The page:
WARNING: Making the Cut spoilers ahead.
It was a cutthroat last two episodes of Making the Cut, when finalists Sander Bos, Jonny Cota, and Esther Perbandt returned to New York City with a runway collection in tow and set up a pop-up shop.
Cota, with over a decade of experiencing running his label Skingraft, easily won over the judges with his shop's retail realness. Bos brought a tailor to his own colorful creation, but it was not enough to compete with Perbandt's blend of black couture and rope conjuring an art installation.
Pictured: Jonny Cota, Esther Perbandt, Sander Bos, and Tim Gunn
Ultimately, the finale pitted Cota against Perbandt in a dazzling runway show illuminated by the Big Apple skyline and blue lasers. Perbandt, true to form, stuck primarily with striking noir looks. Meanwhile, Cota showed off his growth as a designer this season by blending the hard-leather looks he traditionally loves with softer ensembles and splashes of design and color.
Adviser (and executive producer) Tim Gunn couldn't be a prouder mentor as he became emotional during the runway show. Earlier, he accompanied Cota and Perbandt as support in separate pitch meetings with Christine Beauchamp, president of Amazon Fashion, as each designer argued why their brand would be more successful with the e-commerce retailer's global audience.
However, the choice of Making the Cut's winner came down to the judges. As aired in the finale, it was a nailbiter, with Naomi Campbell and Heidi Klum supporting Perbandt and Joseph Altuzarra and Chiara Ferragni voting for Cota. Ultimately, Nicole Richie broke the tie, casting her vote for Cota, who as winner of the reality competition now has a namesake line available on Amazon as well as a $1 million prize to invest in his business.
Below, The Advocate spoke with Cota about his reaction to the win, how his experiences as a gay man inform his fashion, and the future of the fashion industry during a health crisis.
The Advocate: Congratulations!
Jonny Cota: Thank you! It's a major freaking day.
Your small business loan came through, I hear.
[Laughs] Right? I'm one of the few.
How does it feel to win Making the Cut?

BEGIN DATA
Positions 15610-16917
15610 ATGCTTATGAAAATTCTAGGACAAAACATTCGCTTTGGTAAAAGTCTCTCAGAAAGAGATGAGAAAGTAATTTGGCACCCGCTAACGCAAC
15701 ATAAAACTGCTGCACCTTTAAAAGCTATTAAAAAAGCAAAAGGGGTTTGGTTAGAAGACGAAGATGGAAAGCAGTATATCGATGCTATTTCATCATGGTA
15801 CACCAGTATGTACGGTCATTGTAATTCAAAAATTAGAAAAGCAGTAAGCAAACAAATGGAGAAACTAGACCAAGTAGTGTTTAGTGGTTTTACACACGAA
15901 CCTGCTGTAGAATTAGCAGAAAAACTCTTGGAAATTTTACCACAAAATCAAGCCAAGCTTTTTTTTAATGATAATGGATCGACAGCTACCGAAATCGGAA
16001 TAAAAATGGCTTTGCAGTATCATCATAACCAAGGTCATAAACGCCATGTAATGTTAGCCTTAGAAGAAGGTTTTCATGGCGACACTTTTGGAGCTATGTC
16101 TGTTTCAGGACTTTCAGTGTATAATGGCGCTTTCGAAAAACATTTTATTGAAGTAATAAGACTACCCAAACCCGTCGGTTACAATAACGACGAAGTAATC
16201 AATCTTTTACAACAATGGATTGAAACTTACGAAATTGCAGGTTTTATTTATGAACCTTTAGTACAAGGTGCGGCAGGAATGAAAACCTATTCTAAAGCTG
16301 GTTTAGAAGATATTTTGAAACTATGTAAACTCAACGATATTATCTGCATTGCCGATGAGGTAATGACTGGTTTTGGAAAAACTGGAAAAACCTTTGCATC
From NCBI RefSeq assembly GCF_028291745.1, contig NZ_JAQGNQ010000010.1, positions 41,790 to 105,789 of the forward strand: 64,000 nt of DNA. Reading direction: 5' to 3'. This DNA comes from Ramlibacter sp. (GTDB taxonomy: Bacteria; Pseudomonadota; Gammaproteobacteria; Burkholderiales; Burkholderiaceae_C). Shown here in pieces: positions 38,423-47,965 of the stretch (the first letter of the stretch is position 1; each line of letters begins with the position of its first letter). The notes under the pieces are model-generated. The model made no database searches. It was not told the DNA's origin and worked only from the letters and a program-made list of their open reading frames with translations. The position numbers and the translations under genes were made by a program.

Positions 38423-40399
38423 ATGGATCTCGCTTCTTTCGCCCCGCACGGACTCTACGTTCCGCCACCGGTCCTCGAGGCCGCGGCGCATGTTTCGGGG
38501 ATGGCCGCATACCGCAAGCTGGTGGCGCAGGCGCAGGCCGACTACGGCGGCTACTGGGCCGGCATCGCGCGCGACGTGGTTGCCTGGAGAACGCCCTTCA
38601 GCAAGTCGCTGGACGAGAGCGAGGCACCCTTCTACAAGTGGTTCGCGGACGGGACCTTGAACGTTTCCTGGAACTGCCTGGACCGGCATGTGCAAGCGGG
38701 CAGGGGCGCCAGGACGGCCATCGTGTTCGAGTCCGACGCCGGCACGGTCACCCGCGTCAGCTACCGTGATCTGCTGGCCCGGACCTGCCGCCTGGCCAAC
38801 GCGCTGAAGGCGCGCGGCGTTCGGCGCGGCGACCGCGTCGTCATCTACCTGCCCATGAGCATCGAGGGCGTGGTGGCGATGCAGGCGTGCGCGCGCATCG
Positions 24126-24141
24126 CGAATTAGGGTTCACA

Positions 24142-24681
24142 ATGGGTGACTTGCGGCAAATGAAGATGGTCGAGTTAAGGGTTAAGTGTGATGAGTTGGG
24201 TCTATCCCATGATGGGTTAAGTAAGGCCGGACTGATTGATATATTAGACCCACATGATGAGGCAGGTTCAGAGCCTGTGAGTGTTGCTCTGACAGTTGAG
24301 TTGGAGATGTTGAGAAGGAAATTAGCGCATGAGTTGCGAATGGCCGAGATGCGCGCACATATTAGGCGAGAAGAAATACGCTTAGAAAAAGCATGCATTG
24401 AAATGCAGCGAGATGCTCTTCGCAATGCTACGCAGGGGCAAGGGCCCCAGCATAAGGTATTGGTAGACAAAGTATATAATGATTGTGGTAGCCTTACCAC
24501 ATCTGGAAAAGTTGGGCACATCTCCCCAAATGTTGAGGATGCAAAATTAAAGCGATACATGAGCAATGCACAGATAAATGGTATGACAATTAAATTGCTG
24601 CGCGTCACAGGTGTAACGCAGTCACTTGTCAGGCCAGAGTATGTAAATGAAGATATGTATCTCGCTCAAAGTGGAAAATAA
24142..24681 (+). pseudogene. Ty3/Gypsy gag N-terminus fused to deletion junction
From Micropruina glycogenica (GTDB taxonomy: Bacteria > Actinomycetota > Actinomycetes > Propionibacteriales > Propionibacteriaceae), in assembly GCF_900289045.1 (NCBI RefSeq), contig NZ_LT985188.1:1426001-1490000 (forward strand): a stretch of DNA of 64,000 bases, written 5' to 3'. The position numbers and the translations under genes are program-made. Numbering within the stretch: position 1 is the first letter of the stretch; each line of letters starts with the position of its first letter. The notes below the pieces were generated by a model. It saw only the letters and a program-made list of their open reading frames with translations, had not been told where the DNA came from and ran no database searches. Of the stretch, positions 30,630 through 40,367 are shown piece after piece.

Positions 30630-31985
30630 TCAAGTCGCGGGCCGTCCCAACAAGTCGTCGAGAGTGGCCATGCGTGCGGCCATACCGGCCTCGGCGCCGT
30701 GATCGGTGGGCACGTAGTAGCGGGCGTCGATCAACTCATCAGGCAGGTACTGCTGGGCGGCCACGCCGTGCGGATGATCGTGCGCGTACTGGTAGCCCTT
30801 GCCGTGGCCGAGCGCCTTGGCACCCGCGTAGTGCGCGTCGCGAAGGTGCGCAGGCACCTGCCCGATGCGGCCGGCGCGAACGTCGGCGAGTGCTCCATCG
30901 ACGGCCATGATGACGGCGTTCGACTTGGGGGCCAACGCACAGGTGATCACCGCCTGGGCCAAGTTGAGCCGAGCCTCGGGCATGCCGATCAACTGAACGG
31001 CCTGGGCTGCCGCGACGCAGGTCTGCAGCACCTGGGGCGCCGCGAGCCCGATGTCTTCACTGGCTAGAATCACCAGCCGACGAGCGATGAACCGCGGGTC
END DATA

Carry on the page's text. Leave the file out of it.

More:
Life-changing. Winning Making the Cut, I guess this is one of the proudest moments of my life so far. It isn't just a prize. It is a validation of 15 years of hustling, to be honest.
Well deserved. What are you going to do with the money?
Gold teeth. [Laughs] I am going to invest the majority of the money into my brand, into launching my namesake label, into empowering Jonny Cota Studio to have its best opportunity on Amazon that it possibly can. You've seen the finale, I'm talking about a lot of sustainable goals for this new brand. And that takes capital. So I'm excited to invest in the most sustainable business practices that we can come up with.
I loved seeing your journey on Making the Cut. How did the experience of being on the show influence who you are as a designer today?
I arrived on the show just thinking I was going to make beautiful leather garments like I've done for 10 years. I very quickly was kind of torn open by the judges, and I really had to soul search. Who am I as a designer? Who am I as an artist? Who am I as a business person? And that soul searching was really rewarding because I discovered parts of myself that I was either hiding or didn't even realize were there. Creative parts of my design ability or a certain drive in my entrepreneurial spirit that I kind of don't focus on daily. I just want to be an artist. But to have to stand in front of Christine Beauchamp and convince her to invest a million dollars in me? I mean, that takes drive, and I didn't necessarily identify that drive myself before the show.
That seemed like a really intense experience.
It was a lot, yeah. [Laughs]
I think one of my favorite moments on the show was when you stained the dress with coffee. It was a real throwback to ingenuity. What was going through your head in that moment?